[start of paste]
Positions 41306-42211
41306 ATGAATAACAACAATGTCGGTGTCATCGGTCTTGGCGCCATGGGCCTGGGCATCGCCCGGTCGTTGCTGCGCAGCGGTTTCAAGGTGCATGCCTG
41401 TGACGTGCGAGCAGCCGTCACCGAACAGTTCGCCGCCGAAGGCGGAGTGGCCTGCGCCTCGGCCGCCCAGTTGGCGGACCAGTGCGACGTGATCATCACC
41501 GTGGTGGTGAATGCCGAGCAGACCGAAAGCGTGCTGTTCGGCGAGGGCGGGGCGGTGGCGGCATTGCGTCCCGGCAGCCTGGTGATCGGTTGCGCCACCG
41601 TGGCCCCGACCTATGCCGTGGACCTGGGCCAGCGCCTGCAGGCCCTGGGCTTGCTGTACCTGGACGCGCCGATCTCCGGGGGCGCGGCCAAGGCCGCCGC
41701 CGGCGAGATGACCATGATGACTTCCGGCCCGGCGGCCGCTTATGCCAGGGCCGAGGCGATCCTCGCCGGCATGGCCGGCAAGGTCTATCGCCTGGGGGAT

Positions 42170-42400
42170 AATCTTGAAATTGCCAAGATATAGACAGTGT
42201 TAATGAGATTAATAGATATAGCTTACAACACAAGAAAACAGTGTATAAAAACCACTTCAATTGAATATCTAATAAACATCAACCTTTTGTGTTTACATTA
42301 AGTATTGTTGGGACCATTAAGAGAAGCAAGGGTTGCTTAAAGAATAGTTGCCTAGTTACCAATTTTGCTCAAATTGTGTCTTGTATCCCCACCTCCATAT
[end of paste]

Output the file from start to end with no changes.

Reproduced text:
Positions 41306-42211
41306 ATGAATAACAACAATGTCGGTGTCATCGGTCTTGGCGCCATGGGCCTGGGCATCGCCCGGTCGTTGCTGCGCAGCGGTTTCAAGGTGCATGCCTG
41401 TGACGTGCGAGCAGCCGTCACCGAACAGTTCGCCGCCGAAGGCGGAGTGGCCTGCGCCTCGGCCGCCCAGTTGGCGGACCAGTGCGACGTGATCATCACC
41501 GTGGTGGTGAATGCCGAGCAGACCGAAAGCGTGCTGTTCGGCGAGGGCGGGGCGGTGGCGGCATTGCGTCCCGGCAGCCTGGTGATCGGTTGCGCCACCG
41601 TGGCCCCGACCTATGCCGTGGACCTGGGCCAGCGCCTGCAGGCCCTGGGCTTGCTGTACCTGGACGCGCCGATCTCCGGGGGCGCGGCCAAGGCCGCCGC
41701 CGGCGAGATGACCATGATGACTTCCGGCCCGGCGGCCGCTTATGCCAGGGCCGAGGCGATCCTCGCCGGCATGGCCGGCAAGGTCTATCGCCTGGGGGAT

Positions 42170-42400
42170 AATCTTGAAATTGCCAAGATATAGACAGTGT
42201 TAATGAGATTAATAGATATAGCTTACAACACAAGAAAACAGTGTATAAAAACCACTTCAATTGAATATCTAATAAACATCAACCTTTTGTGTTTACATTA
42301 AGTATTGTTGGGACCATTAAGAGAAGCAAGGGTTGCTTAAAGAATAGTTGCCTAGTTACCAATTTTGCTCAAATTGTGTCTTGTATCCCCACCTCCATAT